Who Can Attend Camp?
When we started, it was for kids with cancer. Lately, it seems to be more brain cancer than anything else. We’ve extended it to kids with ongoing diseases. In terms of criteria, if a kid is in PCH, and they would benefit from coming to Kyle’s Camp, they’re welcome to come if we have a place.
The choice of who comes is ultimately made by the nursing staff at Perth Children’s Hospital because they’re the ones who know where the kids are up to in their treatment and who’s strong enough to travel for a week to go away. If we get a parent reaching out to us, we refer them to the Children’s Hospital for the nursing staff to decide if and when they should come because priority is given to children with the most desperate needs.
How The Foundation Is Funded
The Foundation is totally funded by our own fundraising and donations. We’re all volunteers, we don’t employ anybody. Our administration cost is probably less than 1%. We fundraise every year, doing various activities. Last year in Broome we had a pentathlon. We run raffles, we’re planning to run a Perth function in March next year. We’re pretty excited because we’re the major recipient of the Gibb River Ride next year. and so we’re working hard on how we can support them and they can support us.
How Business Can Support The Foundation
Businesses can get involved by giving us prizes for our raffles. A major raffle last year raised $40,000. Broome businesses, particularly the tourist operators, sponsor the kids activities, and the Great Escape has been an amazing part of our camp for over 20 years. We choose a date for our camp that coincides with the vessel being in Broome for a day.
Right at the start Chris Tucker (Trippy) from Great Escape said to me “Look, why don’t we put all your kids on my boat and take them out for the day?” We’ve been doing that for the last 20 years. We’ve stopped actually asking the kids what’s the best thing on camp, because they all say the same thing, the day out on Great Escape.
We schedule the Great Escape experience for the second day of the camp after they’ve adjusted to the new camp environment. They just have an amazing time, being dragged around in tubes, just lounging in the front of the boat in the sun, getting in the spa, just being able to really appreciate the luxury of that magnificent boat. Relaxing like this really binds them together as a group. They start to get to know each other. They swim off the side of the boat. They get to jump off the side of the boat.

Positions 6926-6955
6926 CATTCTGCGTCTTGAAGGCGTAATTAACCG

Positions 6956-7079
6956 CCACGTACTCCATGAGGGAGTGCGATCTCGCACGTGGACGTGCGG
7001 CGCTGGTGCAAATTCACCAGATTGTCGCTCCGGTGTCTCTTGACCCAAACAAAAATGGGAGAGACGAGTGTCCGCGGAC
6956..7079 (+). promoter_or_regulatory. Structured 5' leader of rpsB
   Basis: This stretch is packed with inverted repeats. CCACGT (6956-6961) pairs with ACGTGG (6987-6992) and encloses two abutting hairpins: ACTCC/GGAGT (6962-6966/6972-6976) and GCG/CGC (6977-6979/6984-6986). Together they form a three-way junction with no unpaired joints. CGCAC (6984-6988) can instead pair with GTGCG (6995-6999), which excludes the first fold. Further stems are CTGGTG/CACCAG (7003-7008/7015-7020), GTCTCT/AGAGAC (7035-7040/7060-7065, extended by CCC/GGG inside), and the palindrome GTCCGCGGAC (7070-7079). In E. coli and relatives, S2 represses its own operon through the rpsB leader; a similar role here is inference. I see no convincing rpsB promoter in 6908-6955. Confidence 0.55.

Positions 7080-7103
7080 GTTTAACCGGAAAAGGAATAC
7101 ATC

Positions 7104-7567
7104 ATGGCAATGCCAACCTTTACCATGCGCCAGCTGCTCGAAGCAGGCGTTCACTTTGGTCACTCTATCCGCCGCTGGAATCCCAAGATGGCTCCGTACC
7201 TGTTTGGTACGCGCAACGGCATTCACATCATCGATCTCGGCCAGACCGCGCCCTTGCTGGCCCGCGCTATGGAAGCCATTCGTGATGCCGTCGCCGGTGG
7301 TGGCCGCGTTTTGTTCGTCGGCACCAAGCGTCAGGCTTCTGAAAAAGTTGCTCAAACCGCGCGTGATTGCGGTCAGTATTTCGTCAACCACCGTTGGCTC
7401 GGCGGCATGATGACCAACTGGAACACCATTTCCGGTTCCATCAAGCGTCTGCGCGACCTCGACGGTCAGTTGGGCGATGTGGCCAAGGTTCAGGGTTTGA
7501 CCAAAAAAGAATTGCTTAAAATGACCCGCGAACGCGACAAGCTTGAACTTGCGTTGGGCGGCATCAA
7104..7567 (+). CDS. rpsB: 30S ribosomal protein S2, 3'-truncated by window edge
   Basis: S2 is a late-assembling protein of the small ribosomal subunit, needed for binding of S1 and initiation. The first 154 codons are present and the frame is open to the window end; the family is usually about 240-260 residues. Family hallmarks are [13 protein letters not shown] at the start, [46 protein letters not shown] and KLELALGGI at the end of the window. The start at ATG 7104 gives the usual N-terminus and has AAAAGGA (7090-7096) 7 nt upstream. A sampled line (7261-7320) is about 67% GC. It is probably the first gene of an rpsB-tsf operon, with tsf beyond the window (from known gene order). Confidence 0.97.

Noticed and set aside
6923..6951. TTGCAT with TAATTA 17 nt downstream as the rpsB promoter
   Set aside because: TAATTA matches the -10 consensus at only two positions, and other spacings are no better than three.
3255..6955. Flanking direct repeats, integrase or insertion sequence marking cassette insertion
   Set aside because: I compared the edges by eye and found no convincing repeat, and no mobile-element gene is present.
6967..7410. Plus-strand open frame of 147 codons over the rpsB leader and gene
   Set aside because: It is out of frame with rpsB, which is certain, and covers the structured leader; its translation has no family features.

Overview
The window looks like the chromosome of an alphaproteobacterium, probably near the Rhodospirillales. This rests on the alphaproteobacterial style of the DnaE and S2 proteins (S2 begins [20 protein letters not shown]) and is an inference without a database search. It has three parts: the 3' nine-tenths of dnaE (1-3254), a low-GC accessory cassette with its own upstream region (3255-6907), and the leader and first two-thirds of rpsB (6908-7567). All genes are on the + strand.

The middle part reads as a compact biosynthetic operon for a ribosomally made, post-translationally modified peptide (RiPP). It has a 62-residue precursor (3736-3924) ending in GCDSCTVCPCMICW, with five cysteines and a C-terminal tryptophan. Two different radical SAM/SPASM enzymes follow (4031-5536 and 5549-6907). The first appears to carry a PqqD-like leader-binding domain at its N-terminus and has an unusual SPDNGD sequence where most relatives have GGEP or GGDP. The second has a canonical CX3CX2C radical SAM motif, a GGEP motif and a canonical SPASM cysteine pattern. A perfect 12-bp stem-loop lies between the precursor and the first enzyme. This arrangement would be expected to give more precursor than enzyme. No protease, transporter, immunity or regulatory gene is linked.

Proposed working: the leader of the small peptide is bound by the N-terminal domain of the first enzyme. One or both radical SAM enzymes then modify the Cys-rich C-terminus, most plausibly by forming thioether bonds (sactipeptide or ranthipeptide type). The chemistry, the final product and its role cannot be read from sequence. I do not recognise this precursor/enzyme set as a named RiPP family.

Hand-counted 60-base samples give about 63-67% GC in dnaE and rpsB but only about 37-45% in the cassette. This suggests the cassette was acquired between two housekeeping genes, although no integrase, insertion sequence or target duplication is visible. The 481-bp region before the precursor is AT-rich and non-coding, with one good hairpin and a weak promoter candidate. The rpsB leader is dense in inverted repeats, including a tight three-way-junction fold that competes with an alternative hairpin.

I had a little boy this year who had a gastric tube, and all he wanted to do when he got on the boat, because he didn’t have time to sit around, he needed to do things. He just wanted to jump off the side of the boat. So he sat on the edge of the boat, and dropped in with a carer. It was just fantastic for him. He just thought that was just the best thing he’d ever done. Kylie and Chris give us a day on that boat every year and it is always fantastic. It’s just a great way to start a camp and we are very grateful for their support.
We have a group called the Friends of Kyle Andrews. Our website wwwkyleandrewsfoundation.com.au has details of how people can contact us and get involved. Once people get in touch we put them on a list so we can let them know when events are coming up. There’s usually a range of options for helping out.
What Camps Can Achieve
It is so powerful to see the impact of the camp on children’s morale, confidence and sometimes even on their determination to literally take the next step. The first year we ever ran it, we had a young fellow Luke, who’d been in a wheelchair for months as a result of cancer in his leg. He came to camp, got pushed everywhere in his wheelchair and then decided that he wanted to be with the other kids. He walked back through the airport to his Mum.
His Mum and Dad just couldn’t believe he was up and walking. We’ve had two kids do the same thing. That’s the difference. Being with the other kids can be a real game-changer. A lot of parents have said that the camp reignites their zest for life, and I’ve heard that from lots of families. We get the most heartwarming texts and emails and I share those with our sponsors. The camps work their magic because they give very sick kids a chance to relax, connect with others and have fun together.
Visit: Kyle Andrews Foundation
“We’ve stopped actually asking the kids what’s the best thing on camp, because they all say the same thing, the day out on Great Escape.”